by: Angela Santomero | Filed under My Projects

Out of the Blue is led by proven players with decades of combined experience in creating unique children’s television and entertainment products.  The founding team includes Angela Santomero and Samantha Freeman Alpert.

With the powerful talents of its season and award winning team, Out of the Blue has an unsurpassed combination of educational mission and business expertise.

SEE COMPANY WEBSITE

by: Angela Santomero | Filed under My Projects

I have been writing a monthly column for Greenwich Magazine (Moffly Media) since January 2010.  In Angela’s Answers, I offer advice and observations on being a mom and an executive in children’s television while balancing and learning from both worlds.

The editor, Cristin Marandino, is such a wonderful person and it’s a nice opportunity to put out a good word or two in the community that’s such a part of my life.  From dealing with frightening current events to creating an open dialogue with your kids, we can all learn from each other to become better parents!

 

by: Angela Santomero | Filed under Blue's Clues, My Projects

Blue’s Clues is my first baby. It premiered in September 1996 and is still going strong.  I spearheaded this project from start to finish.  I had no idea what I was getting into – I just knew that I wanted to teach a million kids at a time …and television was a way to do just that.  Blue’s Clues started out as a “game show for preschoolers”.  What that meant to me was that I could get kids playing the games and learning skills that they need for kindergarten.  We ask kids questions, through Steve, and then WAIT for them to answer us back.  Everyone thought we were crazy …. But it was the start of the entire “interactive preschool television” generation.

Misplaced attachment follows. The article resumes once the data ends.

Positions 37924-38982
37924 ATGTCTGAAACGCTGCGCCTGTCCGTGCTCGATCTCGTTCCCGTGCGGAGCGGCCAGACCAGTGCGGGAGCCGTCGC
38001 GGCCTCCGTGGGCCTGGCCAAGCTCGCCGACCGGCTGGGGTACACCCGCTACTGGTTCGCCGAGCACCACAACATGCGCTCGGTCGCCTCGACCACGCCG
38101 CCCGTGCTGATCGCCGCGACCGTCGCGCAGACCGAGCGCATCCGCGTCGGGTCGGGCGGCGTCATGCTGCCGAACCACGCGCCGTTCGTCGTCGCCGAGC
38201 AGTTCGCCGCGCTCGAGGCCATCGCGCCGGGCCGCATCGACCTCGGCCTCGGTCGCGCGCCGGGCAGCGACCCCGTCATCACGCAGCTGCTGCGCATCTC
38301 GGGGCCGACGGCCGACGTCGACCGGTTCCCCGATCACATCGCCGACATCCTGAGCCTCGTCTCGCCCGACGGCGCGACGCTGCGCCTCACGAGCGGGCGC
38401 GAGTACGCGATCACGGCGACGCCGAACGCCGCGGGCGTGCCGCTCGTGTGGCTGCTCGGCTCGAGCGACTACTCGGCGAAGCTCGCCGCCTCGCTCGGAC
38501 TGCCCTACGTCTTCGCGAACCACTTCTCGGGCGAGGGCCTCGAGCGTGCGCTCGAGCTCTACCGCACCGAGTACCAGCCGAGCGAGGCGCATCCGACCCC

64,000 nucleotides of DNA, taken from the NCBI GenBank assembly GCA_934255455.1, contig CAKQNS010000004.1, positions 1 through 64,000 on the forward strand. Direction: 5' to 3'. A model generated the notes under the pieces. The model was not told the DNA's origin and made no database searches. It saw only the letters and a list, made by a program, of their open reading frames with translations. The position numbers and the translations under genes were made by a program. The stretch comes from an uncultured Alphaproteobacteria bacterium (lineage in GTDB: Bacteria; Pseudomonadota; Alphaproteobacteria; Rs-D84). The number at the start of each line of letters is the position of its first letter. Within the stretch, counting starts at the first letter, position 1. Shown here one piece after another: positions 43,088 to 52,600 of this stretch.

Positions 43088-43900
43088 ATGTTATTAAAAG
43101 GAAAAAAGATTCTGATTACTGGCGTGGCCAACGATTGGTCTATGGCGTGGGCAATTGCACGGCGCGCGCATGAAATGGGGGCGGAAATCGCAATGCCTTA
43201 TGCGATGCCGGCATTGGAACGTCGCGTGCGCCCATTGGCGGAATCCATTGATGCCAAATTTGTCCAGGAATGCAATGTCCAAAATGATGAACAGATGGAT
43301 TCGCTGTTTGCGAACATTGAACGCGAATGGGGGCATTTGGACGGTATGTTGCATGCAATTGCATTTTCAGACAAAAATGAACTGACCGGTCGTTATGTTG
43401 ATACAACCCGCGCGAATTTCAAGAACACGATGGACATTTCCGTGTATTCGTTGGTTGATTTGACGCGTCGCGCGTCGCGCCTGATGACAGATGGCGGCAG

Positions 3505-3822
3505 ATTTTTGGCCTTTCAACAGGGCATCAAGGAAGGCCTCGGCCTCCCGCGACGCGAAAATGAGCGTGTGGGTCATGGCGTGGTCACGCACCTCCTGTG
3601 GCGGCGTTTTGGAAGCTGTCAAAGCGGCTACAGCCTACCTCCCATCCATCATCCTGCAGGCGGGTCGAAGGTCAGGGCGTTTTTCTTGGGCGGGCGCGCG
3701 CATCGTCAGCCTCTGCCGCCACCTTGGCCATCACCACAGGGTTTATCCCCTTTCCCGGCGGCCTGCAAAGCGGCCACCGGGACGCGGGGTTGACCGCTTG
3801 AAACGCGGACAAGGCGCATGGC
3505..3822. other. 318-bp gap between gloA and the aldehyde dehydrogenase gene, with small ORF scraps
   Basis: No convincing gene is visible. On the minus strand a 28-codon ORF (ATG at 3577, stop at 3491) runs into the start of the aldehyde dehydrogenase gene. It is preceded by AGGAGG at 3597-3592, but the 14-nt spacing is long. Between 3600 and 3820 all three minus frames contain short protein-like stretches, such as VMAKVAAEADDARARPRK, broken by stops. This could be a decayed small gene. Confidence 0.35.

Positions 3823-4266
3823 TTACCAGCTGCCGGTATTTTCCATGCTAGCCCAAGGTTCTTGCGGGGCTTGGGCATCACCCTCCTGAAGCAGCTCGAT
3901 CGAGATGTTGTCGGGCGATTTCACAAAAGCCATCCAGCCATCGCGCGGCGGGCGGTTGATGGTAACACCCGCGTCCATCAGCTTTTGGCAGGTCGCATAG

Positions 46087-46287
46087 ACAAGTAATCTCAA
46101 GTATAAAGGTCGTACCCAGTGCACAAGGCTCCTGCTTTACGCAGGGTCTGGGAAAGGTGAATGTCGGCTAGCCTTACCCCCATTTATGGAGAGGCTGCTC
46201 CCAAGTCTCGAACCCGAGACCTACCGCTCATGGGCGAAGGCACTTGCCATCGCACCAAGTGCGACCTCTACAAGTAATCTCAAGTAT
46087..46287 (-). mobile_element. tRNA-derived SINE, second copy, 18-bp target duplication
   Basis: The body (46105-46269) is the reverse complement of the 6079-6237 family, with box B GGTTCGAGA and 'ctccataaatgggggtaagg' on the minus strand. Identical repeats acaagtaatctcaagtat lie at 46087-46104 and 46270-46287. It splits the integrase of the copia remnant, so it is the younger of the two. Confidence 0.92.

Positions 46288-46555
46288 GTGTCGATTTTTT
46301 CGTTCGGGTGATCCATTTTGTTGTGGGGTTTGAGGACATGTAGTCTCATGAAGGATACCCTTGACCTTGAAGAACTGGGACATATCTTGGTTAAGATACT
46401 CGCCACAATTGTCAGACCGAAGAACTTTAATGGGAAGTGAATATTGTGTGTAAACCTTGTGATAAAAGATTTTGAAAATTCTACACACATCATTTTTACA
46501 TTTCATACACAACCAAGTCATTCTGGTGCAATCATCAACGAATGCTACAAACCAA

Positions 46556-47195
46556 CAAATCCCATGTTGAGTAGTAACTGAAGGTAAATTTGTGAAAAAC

What is it About?:  Blue’s Clues is an interactive “game show” where live action host Steve (and later his pretend brother, Joe) live with a preschool animated puppy named Blue.  They play Blue’s Clues to figure out what Blue wants by finding three blue pawprints and sitting in the Thinking Chair when they find them to figure it out.  Along the way, Blue, Steve and the home viewers “help” their animated friends by playing thinking games based on skills preschoolers need to know to do well in Kindergarten.

Stats:  We created 165 episodes which air on Nick Jr in the States and on stations all around the world. Blue’s Big Musical Movie – full length feature – the movie is awesome and the songs are so good. Blue’s Clues books, 2 live shows which still travel and Blue’s Clues toys.

KIDS ARE LEARNING FROM BLUE’S CLUES!:  One of our biggest accomplishments with the show was the Blue Balloon in the Macys Day Parade (just kidding!) it was the research from Dr. Jennings Bryant from University of Alabama who proved that kids who watched Blue’s Clues scored better on standardized tests than kids who did not watch the show.  Kids were learning kindergarten readiness skills – colors, shapes, numbers, matching, sorting, letters, pre-reading skills, and critical thinking skills.  Kids did not just learn what was on the show, but the strategies we taught them were used to help them master concepts on their own.  Success!